Geoffrey Kirk preaches a farewell sermon at the National Assembly Mass

Of the many casualties in the culture wars of the last thirty years in the Church of England, the most significant and certainly the most tragic has been the sad demise of ecumenism. Such is the parochialism of English church life that the man and woman in the pew has even now not appreciated the enormity of what has happened. Its perpetrators, of course, have sought at every turn to minimize it. But the truth is there for all to see.

There have grown up new divisions within and between parishes, within and between dioceses, within and between Provinces of the Anglican Communion. And the hope of full visible unity with the ancient churches of East and West – once the Holy Grail of ecumenical endeavour – has receded into a future so distant that it cannot now be imagined.

We need to ask ourselves what has happened and why. Because, as events overtake us, even the unity of our own movement is at risk from internal dissension and antagonism. Two factors, it seems to me, have contributed to the ecumenical disaster.

In the first place there was too much concentration on structures and institutions: top-down rather than bottom– up ecumenism, if you like. In those now distant, heady days, when it seemed that churches might come together in new and exciting ways, the emphasis was on negotiated settlements.

The process produced theological documents of a sophistication and complexity way above the heads of most ordinary Christians. It was as though the ecumenists were crawling patiently across the pages of denominational history trying to unpick past disagreements. But what was really needed was the ecumenical equivalent of relationship counselling. Protestants and Catholics were suspicious of each other and separated from each other, not primarily because of theological disagreement, but as the result of an overarching mythological construct, which in this country at least, was rooted in the very sense of what it is to be English.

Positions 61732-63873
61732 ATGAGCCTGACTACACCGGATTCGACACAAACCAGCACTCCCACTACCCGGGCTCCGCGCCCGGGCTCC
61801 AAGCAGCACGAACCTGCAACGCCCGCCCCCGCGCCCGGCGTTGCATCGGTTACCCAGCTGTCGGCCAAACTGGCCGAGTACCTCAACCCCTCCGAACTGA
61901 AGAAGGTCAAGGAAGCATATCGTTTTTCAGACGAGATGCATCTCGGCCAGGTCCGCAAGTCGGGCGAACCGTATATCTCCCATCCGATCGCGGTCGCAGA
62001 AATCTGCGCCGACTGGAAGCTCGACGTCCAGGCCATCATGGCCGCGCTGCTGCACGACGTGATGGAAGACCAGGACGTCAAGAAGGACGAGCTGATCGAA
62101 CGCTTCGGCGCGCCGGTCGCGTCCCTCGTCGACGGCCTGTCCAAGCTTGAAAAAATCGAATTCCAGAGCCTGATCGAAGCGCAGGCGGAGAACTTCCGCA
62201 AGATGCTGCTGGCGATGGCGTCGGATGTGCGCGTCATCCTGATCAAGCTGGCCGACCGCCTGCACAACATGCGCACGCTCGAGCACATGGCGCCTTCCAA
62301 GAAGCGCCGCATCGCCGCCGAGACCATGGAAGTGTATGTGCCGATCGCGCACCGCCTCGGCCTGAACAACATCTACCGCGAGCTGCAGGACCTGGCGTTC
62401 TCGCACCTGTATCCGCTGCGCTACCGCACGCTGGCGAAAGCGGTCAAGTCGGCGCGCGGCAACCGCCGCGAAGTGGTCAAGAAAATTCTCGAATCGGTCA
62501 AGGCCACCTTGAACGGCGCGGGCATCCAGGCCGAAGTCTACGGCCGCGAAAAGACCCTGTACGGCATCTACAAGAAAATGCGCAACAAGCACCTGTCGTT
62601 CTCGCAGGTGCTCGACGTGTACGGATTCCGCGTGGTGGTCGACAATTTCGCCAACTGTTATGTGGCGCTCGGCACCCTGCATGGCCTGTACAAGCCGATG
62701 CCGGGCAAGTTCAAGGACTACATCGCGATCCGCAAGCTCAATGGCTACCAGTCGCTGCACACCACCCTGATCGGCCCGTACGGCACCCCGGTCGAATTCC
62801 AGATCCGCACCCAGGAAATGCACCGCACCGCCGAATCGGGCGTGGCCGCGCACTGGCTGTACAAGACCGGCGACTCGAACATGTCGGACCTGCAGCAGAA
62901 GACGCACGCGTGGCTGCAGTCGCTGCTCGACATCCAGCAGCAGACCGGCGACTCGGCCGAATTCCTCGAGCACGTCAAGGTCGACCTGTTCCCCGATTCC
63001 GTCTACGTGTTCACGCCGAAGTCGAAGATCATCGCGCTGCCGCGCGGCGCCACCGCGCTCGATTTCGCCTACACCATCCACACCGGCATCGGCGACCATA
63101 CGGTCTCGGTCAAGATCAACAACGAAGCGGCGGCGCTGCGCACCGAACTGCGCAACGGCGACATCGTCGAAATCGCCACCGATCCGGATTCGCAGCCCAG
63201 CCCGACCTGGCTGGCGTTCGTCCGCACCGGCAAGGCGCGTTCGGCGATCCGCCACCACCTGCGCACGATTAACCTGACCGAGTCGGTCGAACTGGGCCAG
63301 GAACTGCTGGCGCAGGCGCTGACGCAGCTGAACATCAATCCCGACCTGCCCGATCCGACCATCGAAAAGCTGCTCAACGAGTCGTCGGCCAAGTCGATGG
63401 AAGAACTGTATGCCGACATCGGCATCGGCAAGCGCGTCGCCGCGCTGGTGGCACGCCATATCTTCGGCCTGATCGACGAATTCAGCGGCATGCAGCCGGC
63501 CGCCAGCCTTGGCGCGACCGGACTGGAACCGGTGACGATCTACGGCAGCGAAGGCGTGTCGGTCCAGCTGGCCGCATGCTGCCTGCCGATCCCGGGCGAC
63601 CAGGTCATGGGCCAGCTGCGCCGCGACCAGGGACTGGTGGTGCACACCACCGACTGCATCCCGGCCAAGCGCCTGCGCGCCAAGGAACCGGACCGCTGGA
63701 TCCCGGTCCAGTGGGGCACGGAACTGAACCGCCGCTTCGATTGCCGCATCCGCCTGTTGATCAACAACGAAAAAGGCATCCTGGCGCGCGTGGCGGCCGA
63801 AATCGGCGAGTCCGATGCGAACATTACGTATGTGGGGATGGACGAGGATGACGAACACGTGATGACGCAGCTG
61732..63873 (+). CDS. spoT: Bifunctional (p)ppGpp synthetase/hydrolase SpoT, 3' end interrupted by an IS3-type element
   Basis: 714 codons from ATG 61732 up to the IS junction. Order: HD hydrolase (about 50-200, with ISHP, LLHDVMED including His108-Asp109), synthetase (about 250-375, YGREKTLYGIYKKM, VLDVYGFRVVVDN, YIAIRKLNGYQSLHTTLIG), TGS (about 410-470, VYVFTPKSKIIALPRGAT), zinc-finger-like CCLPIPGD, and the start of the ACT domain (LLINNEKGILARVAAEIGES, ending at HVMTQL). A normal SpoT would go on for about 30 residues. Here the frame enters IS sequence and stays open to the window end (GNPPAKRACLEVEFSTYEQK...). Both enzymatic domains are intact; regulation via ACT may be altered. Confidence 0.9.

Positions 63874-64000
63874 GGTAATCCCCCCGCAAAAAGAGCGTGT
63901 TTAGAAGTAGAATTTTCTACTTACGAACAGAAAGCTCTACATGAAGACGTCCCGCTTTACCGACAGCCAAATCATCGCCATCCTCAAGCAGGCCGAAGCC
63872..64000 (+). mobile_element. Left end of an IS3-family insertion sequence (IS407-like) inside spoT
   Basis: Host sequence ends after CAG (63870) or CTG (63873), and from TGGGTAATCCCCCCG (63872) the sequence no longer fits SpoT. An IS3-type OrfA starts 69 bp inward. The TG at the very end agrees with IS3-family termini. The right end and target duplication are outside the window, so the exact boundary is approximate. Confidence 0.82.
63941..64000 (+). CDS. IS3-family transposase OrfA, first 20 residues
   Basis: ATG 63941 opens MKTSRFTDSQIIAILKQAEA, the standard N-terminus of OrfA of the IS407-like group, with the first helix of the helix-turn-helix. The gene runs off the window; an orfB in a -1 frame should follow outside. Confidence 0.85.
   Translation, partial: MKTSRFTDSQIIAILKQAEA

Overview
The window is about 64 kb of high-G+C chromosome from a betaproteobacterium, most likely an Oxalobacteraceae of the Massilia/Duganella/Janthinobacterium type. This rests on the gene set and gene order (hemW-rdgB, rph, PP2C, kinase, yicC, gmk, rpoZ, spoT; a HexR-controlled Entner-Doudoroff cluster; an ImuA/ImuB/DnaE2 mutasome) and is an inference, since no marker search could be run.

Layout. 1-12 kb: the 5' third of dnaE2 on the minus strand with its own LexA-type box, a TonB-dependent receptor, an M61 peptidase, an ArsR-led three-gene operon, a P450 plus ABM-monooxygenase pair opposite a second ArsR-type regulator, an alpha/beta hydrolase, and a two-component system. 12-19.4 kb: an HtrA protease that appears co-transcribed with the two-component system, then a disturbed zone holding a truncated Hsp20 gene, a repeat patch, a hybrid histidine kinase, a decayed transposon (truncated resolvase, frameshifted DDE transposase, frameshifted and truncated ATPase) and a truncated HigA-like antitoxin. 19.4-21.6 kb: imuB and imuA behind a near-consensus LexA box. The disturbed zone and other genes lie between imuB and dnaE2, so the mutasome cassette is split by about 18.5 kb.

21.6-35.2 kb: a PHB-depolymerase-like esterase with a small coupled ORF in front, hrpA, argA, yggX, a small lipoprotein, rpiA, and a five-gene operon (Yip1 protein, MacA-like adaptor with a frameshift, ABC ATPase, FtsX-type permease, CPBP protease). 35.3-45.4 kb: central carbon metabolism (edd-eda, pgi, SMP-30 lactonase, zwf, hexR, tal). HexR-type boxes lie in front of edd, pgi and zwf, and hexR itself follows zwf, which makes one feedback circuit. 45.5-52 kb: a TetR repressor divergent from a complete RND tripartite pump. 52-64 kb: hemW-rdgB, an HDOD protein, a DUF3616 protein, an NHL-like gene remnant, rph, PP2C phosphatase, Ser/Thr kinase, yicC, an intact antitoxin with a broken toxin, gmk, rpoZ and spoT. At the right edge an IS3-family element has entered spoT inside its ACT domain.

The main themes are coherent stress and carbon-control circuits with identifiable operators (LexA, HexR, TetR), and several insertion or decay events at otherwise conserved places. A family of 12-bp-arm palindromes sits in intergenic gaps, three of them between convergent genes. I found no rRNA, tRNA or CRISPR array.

Tragically, whilst this archaeological ecumenism was still plodding on, it was overtaken by events. The issues were no longer those of the sixteenth century but of the European enlightenment. Equality, justice and human rights were the heady concerns of the day, and both as concepts, and in their practical out-workings, those notions divided Christians far more deeply than the religious divisions of the past.

Cardinal Kasper told the Bishops of the Church of England that they must choose between the Protestant Reformation and the undivided Church of the first millennium. Dare I say that I think he got the analysis wrong? The choice for them – indeed for all if us – is not between different versions of the Christian past, but between Christianity itself and the post-Christian moralism which is seeking to replace it, which is equidistant from the religion both of the reformers and of the first millennium.

The second contributory factor to the demise of ecumenism was not unrelated. It was the growth of doctrinal indifferentism. Ordinary Christians came to think that the doctrines which had divided their forebears did not really matter that much. The problem, for them, was not individual dogmas, but dogmatism itself. They began to think that Truth – or more specifically the truth of theological propositions – simply did not matter.

This was partly a product of the ecumenical endeavour and partly something new. It stemmed from the ecumenical endeavour because there had always been a tendency among some ecumenists to attribute all disagreement to misunderstanding. If only each side could explain itself adequately to the other, both would discover that they had been in agreement all the time! Such a view looks like optimism – everything can be resolved in the end. In fact, it turns out to be a species of cynicism. It can seem to deny that there could be mutually exclusive positions, and so to assert that all truth is relative. You have your truth, as the American Episcopalians say, and I have mine.